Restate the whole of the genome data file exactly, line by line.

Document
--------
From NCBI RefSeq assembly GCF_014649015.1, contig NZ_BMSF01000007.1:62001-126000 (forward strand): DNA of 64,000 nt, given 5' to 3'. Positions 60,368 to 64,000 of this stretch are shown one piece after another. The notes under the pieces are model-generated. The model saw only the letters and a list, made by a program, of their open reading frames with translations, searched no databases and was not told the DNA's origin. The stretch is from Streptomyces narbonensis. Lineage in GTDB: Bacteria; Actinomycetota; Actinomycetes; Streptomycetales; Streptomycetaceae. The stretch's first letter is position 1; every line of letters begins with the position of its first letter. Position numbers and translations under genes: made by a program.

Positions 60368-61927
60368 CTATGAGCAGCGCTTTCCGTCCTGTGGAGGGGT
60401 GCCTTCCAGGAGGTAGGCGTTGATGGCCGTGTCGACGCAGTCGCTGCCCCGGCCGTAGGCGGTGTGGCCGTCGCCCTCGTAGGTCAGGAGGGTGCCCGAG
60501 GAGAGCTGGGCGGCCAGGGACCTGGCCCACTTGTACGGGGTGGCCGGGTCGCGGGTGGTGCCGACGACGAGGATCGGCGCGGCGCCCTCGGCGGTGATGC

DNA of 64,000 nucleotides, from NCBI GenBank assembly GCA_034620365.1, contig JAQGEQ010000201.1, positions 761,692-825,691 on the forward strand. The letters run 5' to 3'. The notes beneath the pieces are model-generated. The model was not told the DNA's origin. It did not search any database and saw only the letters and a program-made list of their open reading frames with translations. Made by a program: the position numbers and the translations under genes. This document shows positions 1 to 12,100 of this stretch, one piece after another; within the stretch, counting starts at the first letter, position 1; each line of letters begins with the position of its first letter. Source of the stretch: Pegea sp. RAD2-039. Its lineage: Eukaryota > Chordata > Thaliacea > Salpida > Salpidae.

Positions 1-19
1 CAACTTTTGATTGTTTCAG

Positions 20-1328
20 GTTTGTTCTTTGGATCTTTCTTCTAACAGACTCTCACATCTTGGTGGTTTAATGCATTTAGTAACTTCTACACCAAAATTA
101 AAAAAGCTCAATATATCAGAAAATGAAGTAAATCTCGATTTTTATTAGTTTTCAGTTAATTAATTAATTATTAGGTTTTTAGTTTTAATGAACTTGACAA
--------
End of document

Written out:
From NCBI RefSeq assembly GCF_014649015.1, contig NZ_BMSF01000007.1:62001-126000 (forward strand): DNA of 64,000 nt, given 5' to 3'. Positions 60,368 to 64,000 of this stretch are shown one piece after another. The notes under the pieces are model-generated. The model saw only the letters and a list, made by a program, of their open reading frames with translations, searched no databases and was not told the DNA's origin. The stretch is from Streptomyces narbonensis. Lineage in GTDB: Bacteria; Actinomycetota; Actinomycetes; Streptomycetales; Streptomycetaceae. The stretch's first letter is position 1; every line of letters begins with the position of its first letter. Position numbers and translations under genes: made by a program.

Positions 60368-61927
60368 CTATGAGCAGCGCTTTCCGTCCTGTGGAGGGGT
60401 GCCTTCCAGGAGGTAGGCGTTGATGGCCGTGTCGACGCAGTCGCTGCCCCGGCCGTAGGCGGTGTGGCCGTCGCCCTCGTAGGTCAGGAGGGTGCCCGAG
60501 GAGAGCTGGGCGGCCAGGGACCTGGCCCACTTGTACGGGGTGGCCGGGTCGCGGGTGGTGCCGACGACGAGGATCGGCGCGGCGCCCTCGGCGGTGATGC

DNA of 64,000 nucleotides, from NCBI GenBank assembly GCA_034620365.1, contig JAQGEQ010000201.1, positions 761,692-825,691 on the forward strand. The letters run 5' to 3'. The notes beneath the pieces are model-generated. The model was not told the DNA's origin. It did not search any database and saw only the letters and a program-made list of their open reading frames with translations. Made by a program: the position numbers and the translations under genes. This document shows positions 1 to 12,100 of this stretch, one piece after another; within the stretch, counting starts at the first letter, position 1; each line of letters begins with the position of its first letter. Source of the stretch: Pegea sp. RAD2-039. Its lineage: Eukaryota > Chordata > Thaliacea > Salpida > Salpidae.

Positions 1-19
1 CAACTTTTGATTGTTTCAG

Positions 20-1328
20 GTTTGTTCTTTGGATCTTTCTTCTAACAGACTCTCACATCTTGGTGGTTTAATGCATTTAGTAACTTCTACACCAAAATTA
101 AAAAAGCTCAATATATCAGAAAATGAAGTAAATCTCGATTTTTATTAGTTTTCAGTTAATTAATTAATTATTAGGTTTTTAGTTTTAATGAACTTGACAA